South Africa has downgraded its economic growth, but the country’s new finance minister pledged to keep a tight rein on government spending.
Nhlanhla Nene told parliament in his medium-term budget statement that economic growth would only be 1.4% this year.
GDP growth was earlier forecast at 2.7% in the full budget back in February.
South Africa suffered a prolonged strike on its platinum mines earlier this year.
Meanwhile, the budget deficit was forecast at 4.1% for this fiscal year, compared with a previously predicted figure of 4%.
“The weak economic performance has put a great deal of pressure on the fiscus, with revenue insufficient to cover expenditure,” Mr Nene said in his speech.
Economists were looking for some hints at government spending cuts, as more than half of the national income goes on welfare payments and the public sector wage bill.
In the event, Mr Nene said there would be a reduction in the rate of the growth of government spending, but not a cut.
As such, he said an additional revenue of 15bn rand ($1.36bn) a year would need to be raised.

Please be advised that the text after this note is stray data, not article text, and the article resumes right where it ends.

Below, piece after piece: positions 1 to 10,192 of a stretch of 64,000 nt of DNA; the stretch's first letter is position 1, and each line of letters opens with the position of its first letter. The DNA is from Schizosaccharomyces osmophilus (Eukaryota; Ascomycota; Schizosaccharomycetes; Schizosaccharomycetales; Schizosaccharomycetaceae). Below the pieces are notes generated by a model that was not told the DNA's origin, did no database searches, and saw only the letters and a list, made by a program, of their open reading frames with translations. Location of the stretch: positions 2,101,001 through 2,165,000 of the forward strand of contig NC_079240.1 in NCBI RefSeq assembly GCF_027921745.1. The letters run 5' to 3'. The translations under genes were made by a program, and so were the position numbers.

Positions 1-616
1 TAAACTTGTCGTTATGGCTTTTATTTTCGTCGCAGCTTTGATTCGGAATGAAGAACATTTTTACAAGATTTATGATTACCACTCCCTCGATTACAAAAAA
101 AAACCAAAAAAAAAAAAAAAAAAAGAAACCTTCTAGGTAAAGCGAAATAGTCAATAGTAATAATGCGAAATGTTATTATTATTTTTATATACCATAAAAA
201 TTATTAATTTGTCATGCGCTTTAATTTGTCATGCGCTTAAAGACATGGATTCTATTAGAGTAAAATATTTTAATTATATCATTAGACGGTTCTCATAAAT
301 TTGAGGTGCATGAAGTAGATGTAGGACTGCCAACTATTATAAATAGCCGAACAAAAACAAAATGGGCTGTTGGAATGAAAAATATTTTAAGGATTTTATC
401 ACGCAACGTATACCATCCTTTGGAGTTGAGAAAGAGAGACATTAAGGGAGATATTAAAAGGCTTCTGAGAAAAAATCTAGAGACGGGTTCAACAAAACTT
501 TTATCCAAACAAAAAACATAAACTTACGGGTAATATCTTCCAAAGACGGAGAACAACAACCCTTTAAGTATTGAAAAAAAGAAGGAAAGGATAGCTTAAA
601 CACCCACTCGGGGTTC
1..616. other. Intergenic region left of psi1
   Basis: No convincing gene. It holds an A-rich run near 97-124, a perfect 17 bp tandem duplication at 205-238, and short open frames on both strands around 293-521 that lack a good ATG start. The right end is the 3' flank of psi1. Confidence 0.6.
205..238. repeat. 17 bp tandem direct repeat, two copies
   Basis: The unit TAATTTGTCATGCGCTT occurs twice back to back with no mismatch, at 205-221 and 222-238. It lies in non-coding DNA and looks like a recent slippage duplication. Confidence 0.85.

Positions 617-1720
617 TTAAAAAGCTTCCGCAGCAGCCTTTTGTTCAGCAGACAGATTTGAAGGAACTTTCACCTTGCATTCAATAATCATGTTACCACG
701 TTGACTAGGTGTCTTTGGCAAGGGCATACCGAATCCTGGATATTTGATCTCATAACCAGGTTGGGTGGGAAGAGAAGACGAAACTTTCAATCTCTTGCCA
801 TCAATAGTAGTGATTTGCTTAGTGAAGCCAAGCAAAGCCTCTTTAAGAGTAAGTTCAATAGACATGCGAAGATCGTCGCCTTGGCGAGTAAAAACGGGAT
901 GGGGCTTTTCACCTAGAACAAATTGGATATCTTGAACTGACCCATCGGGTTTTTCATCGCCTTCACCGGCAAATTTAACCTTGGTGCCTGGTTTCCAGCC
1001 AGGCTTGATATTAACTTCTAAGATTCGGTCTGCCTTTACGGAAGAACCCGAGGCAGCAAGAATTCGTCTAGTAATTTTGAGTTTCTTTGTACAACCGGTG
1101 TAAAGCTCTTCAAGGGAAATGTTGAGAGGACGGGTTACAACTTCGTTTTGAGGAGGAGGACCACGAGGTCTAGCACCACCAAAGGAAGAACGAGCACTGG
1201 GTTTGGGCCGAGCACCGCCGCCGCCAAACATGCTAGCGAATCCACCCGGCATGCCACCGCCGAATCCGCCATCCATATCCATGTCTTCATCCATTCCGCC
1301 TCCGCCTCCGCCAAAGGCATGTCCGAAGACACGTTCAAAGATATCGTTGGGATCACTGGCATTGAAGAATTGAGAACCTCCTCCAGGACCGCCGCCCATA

In his speech, Mr Nene hinted at possible privatisation of certain state assets, but did not actually use the word itself.
“In some instances, government will dispose of non-strategic assets to raise resources for financial support,” he said.
Some of the proceeds from the sale of “non-strategic” assets would go towards propping up the state-run electricity company, Eskom.
South Africa’s economy has suffered somewhat of late. Industrial action has reduced output from the country’s platinum mines and the weak rand has failed to stimulate exports.
The economy, which has also been overtaken by Nigeria as the continent’s largest, was also subjected to downgrades from the ratings agencies.